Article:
It has been nine years since the much-maligned music video made by a then 13-year old YouTube singer became viral. Rebecca Black sang the tune "Friday, Friday, gonna get down on Friday" -- a song that has been dubbed by many as the "worst ever."
Black was a simple young teen from Irvine, California who made a video of a song cover and posted it on YouTube. The young YouTuber became an international laughingstock, making her a target for vicious cyber bullying.
A year short of a decade, Rebecca -- now 22 -- opened up about her horrifying experience and shared a message she would want to tell her 13-year old self.
Older, More Mature Rebecca
Rebecca Black is all grown up now, and she has gained perspective to speak about what she had to go through when she was only 13.
On Feb. 10, Rebecca wrote a lengthy post on Instagram recalling the "Friday" music video that changed her life nine years ago.
"Above all things, I just wish I could go back and talk to my 13 year old self who was terribly ashamed of herself and afraid of the world," Black started her post, referring to the aftermath of the criticisms she experienced when her viral video blew up.
"To my 15-year old self, who felt like she had nobody to talk to about the depression she faced," she continued.
Black then recalled going to school at 17 only to get food thrown at her and her friends. She further wrote about feeling sad at 19 because, practically, every producer and songwriter did not want to work with her, ever.
"Hell, to myself a few days ago, who felt disgusting when she looked at the mirror!" Black added.
The young artist revealed that she has been trying to remind herself that every day is a new opportunity to shift one's reality and lift their spirits. "You are not defined by any choice or one thing," Rebecca wrote.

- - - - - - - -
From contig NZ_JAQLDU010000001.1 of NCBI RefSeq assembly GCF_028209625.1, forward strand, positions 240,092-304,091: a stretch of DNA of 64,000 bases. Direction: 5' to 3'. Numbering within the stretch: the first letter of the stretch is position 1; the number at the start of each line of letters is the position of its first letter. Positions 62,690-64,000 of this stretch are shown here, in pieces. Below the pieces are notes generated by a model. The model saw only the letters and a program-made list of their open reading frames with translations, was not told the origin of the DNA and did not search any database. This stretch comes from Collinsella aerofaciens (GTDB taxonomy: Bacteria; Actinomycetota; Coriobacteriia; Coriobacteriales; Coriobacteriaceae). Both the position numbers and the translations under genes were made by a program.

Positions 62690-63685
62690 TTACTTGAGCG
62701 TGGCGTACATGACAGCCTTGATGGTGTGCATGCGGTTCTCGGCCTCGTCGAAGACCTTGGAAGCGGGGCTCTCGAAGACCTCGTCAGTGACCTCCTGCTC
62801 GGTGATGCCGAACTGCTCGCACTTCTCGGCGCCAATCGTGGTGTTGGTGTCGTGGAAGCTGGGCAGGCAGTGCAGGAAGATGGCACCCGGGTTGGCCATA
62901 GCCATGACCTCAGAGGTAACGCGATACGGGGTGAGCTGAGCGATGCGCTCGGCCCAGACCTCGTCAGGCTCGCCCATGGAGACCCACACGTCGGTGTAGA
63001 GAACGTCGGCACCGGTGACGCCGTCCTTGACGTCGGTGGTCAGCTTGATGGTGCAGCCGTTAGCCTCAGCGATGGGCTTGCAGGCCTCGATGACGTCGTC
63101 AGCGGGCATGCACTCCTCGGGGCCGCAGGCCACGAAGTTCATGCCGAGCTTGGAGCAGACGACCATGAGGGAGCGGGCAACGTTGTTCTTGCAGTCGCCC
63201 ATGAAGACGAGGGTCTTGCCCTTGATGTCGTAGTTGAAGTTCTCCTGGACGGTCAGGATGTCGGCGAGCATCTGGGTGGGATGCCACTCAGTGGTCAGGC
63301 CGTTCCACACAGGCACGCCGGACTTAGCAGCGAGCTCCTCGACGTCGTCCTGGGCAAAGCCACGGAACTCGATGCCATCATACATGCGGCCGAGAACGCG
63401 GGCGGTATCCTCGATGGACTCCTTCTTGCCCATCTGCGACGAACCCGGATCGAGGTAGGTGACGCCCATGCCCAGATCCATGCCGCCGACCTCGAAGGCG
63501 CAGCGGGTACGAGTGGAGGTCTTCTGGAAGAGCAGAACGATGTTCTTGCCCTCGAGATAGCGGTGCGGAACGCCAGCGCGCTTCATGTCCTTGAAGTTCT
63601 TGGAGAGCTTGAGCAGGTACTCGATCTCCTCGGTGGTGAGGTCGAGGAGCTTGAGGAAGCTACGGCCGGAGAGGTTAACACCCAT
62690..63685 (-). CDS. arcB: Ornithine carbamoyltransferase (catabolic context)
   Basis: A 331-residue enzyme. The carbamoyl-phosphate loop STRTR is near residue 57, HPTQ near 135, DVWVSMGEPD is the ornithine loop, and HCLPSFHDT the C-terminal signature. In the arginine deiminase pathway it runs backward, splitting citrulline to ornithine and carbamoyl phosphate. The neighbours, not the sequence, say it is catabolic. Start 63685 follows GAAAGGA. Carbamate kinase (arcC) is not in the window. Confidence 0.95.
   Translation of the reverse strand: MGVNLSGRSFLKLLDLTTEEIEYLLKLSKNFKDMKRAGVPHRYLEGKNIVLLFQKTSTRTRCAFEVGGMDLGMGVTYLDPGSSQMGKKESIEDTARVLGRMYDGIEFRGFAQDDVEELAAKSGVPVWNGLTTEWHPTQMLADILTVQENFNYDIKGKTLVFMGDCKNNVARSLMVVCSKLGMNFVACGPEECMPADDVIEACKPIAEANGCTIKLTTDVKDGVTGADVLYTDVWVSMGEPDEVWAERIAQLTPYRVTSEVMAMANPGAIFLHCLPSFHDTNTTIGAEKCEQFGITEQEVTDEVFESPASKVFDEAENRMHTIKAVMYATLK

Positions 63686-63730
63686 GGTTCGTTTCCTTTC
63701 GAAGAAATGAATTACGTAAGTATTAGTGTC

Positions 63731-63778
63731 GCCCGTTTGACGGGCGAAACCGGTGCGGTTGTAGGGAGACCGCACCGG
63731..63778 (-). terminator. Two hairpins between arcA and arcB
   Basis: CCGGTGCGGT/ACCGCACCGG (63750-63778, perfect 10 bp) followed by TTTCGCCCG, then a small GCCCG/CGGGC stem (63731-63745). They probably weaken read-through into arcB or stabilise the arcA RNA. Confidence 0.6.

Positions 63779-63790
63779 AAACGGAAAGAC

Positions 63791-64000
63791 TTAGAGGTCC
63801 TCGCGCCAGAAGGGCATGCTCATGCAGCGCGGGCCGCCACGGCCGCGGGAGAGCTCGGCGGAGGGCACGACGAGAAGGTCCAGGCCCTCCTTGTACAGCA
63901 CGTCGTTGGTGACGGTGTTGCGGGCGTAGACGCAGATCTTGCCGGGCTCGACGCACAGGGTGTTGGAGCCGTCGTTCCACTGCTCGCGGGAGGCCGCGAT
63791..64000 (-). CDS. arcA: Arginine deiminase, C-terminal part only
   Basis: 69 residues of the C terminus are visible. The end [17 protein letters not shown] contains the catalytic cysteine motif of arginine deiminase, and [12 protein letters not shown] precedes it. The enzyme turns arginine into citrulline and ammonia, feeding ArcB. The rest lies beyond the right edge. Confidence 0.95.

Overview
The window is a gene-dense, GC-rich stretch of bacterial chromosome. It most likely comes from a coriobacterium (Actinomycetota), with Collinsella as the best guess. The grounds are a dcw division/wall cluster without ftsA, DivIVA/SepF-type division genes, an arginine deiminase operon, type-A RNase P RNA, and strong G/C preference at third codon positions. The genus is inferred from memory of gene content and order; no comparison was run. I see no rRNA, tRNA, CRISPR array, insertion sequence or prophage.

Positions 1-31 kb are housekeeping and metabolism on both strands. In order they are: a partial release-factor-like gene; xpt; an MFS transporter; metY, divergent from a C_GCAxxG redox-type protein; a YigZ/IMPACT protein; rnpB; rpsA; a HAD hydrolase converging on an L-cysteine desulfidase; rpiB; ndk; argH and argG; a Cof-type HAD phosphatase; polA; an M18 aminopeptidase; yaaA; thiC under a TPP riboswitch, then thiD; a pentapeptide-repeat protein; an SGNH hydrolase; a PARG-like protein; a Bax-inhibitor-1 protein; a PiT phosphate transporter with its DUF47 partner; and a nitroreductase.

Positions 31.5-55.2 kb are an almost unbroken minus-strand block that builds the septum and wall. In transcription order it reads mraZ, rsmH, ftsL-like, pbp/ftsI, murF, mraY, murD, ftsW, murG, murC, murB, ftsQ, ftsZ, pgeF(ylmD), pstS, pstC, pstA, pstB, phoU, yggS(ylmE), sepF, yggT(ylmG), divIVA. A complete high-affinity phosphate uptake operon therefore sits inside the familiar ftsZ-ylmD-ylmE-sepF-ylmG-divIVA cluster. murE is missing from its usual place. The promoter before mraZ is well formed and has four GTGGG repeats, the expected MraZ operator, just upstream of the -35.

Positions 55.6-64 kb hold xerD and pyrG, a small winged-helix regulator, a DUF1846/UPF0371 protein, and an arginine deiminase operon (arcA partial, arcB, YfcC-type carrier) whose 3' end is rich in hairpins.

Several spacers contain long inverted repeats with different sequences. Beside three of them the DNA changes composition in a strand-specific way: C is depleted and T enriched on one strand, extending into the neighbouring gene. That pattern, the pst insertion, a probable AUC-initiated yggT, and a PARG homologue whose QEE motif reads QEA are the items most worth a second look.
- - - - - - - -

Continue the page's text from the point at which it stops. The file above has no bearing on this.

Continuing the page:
Rebecca admitted she was tormented for years for a thing she did with her friends as a kid. They thought it was fun, but she had to suffer years of bullying in all its many forms.
Behind The Music Video
Rebecca Black was in middle school when she learned about ARK Music Factory. It is a music label that offers to write a song, record it, and put together a music video. Their services were mainly available to wealthy parents teens in Los Angeles to create all sorts of novelty music videos.
However, it did not turn out as planned for Rebecca. A month after her music video came out in February of 2011, the video became viral and Rebecca got mocked by online users all over the world. Things got really out of hand that her parents had to drop her out of school and get her homeschooled as she was already receiving death threats from strangers online.
Black has spoken of her ordeal before. In an interview with Billboard in October 2019, she admitted that the viral video had a huge impact on who she has become.
"Everyone has their moments -- good and bad. But beneath all of that was a person. I was only a kid, then," she said. She further added that the journey was not ideal and that it was far from being a feel-good story. "It wasn't the kind of attention that a 13-year old girl would want to have."
Rebecca has not given up on music despite everything she had to go through. She continued posting videos of her singing original songs and covers on YouTube. She recently gifted her almost 1.5 million subscribers with new songs she hoped they would love.